# Tag Info

1

The problem arises from the 1mohm that's in series with the inductor: When I calculated the current through R1 with the extra 1mohm added my calculations line up perfectly with the simulation results. Alternatively, you can force the series resistance to be 0. Doing this also gave me equivalent results for both circuits from LTSPICE.

6

I see you have some accrurate but probably difficult to understand answers. I'll try to give you a better intuitive feel. Consider what happens when you first apply a voltage to the end of a long cable. The cable has some capacitance, so it will draw some current. If that were all there was to it, you get a big current spike, then nothing. However, it ...

5

In theory, if the cable in your example is infinitely long, then you will measure a 50Ω impedance between the two leads. If your cable is shorter than infinite, but longer than approximately 10% of the signal's wavelength* $\lambda = \dfrac{c}{f}$ (where $c\approx 3\cdot 10^8 \text{[m/s]}$), then you enter the area of transmission lines. So for a ...

5

The characteristic impedance of a cable is nothing to do with its physical length. It's quite complex to visualize but if you consider a long length of cable with a 100 ohm load at one end and a 10 volt battery at the other end and ask yourself how much current will flow down the cable when the 10 volt battery is connected. Eventually 100 mA will flow but, ...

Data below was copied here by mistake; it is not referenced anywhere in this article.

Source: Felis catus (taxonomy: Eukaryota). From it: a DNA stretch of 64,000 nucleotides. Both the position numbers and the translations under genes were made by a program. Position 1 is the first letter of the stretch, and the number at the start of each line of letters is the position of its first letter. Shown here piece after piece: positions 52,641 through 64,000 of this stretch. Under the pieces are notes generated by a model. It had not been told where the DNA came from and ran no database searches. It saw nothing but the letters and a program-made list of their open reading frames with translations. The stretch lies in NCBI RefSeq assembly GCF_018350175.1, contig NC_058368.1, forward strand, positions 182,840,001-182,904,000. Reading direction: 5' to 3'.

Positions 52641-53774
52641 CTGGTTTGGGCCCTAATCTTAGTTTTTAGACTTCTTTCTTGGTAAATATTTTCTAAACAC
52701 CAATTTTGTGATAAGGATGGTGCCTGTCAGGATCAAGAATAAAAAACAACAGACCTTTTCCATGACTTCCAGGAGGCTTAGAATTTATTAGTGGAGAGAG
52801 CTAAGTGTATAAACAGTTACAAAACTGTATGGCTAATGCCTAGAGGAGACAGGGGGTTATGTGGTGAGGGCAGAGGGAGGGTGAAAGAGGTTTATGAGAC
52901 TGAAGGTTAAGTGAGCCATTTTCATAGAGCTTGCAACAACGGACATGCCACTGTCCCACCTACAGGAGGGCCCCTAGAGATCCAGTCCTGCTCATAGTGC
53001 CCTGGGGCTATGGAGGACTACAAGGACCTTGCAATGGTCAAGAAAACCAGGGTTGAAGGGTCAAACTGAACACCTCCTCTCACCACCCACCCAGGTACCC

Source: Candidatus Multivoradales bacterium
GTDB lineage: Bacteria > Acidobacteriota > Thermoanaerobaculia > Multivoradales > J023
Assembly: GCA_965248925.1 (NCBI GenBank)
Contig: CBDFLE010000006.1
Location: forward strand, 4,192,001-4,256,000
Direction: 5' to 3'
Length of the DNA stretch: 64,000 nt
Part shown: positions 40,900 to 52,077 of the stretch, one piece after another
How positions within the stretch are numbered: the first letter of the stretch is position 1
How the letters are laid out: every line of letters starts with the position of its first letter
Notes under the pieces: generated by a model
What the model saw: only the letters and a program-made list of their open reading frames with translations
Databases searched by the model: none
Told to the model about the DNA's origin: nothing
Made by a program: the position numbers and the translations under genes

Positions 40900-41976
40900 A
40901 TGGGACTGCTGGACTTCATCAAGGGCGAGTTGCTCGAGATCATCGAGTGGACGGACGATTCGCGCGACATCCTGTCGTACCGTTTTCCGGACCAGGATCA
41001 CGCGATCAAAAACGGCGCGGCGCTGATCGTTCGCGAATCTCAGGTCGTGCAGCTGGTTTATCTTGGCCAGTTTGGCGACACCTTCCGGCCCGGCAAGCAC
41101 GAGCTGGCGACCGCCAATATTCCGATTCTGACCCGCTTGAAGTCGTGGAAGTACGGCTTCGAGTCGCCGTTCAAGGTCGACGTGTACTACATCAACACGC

11

When we talk about a 50-Ohm cable, we are talking about characteristic impedance which is not quite the same as a lumped impedance. When there is a signal propagating in the cable, there will be a voltage waveform and a current waveform associated with that signal. Because of the balance between capacitive and inductive characteristics of the cable, the ...

2

I would use the nominal impedance of the headphones, and pad generously. You will need a large electrolytic capacitor, well in the hundreds of microfarads or more. If you are after fidelity, then the filter calculations you have in mind might as well be tossed out of the window, because if you're after fidelity, speaker coupling capacitors must be seriously ...

4

Relying on the headphone impedance for filtering is probably a bad idea. Different kinds of headphones will be significantly different. Even different instances of the same model of headphones can be different. The headphone impedance isn't just resistive but also reactive, and it will take some work to characterize it. Someone might plug your thing into a ...

1

It will have a varying impedance with different frequencies but this is largely governed by the acoustic properties of the headphones when wearing them. At anything but the really low frequencies the capacitor you choose will be a small impedance and any variation from 200Hz upwards will be laregely unnoticeable. If your headphones are 30 ohm impedance then ...

2

Then, how can I find the voltage across the 30mH winding For coupled inductors we have the following: $$M = k\sqrt{L_1 L_2}$$ $$V_1 = L_1 \dot I_1 + M \dot I_2$$ $$V_2 = M \dot I_1 + L_2 \dot I_2$$ Now, if $I_2$ is constant, we have: $$V_1 = L_1 \dot I_1$$ $$V_2 = M \dot I_1$$ Thus: V_2 = M \dfrac{V_1}{L_1} =V_1 \cdot k\sqrt{\frac{L_2}{L_1}} ...

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